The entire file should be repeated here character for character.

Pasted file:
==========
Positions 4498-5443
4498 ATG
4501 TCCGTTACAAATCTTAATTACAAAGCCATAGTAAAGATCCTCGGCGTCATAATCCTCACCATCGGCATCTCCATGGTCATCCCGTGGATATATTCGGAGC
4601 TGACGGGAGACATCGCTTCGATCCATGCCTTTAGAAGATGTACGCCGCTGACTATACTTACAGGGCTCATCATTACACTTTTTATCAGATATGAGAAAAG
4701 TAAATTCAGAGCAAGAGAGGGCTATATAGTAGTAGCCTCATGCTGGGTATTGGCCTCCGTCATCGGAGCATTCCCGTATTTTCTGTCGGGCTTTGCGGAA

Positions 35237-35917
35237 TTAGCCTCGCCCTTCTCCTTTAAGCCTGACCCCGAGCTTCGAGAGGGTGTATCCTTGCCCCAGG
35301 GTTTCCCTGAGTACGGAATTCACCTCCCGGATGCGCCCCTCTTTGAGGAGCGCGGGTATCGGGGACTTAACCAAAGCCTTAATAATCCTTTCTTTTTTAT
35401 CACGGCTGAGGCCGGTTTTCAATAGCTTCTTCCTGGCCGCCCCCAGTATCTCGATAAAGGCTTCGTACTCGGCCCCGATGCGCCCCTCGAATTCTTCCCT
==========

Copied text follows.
Positions 4498-5443
4498 ATG
4501 TCCGTTACAAATCTTAATTACAAAGCCATAGTAAAGATCCTCGGCGTCATAATCCTCACCATCGGCATCTCCATGGTCATCCCGTGGATATATTCGGAGC
4601 TGACGGGAGACATCGCTTCGATCCATGCCTTTAGAAGATGTACGCCGCTGACTATACTTACAGGGCTCATCATTACACTTTTTATCAGATATGAGAAAAG
4701 TAAATTCAGAGCAAGAGAGGGCTATATAGTAGTAGCCTCATGCTGGGTATTGGCCTCCGTCATCGGAGCATTCCCGTATTTTCTGTCGGGCTTTGCGGAA

Positions 35237-35917
35237 TTAGCCTCGCCCTTCTCCTTTAAGCCTGACCCCGAGCTTCGAGAGGGTGTATCCTTGCCCCAGG
35301 GTTTCCCTGAGTACGGAATTCACCTCCCGGATGCGCCCCTCTTTGAGGAGCGCGGGTATCGGGGACTTAACCAAAGCCTTAATAATCCTTTCTTTTTTAT
35401 CACGGCTGAGGCCGGTTTTCAATAGCTTCTTCCTGGCCGCCCCCAGTATCTCGATAAAGGCTTCGTACTCGGCCCCGATGCGCCCCTCGAATTCTTCCCT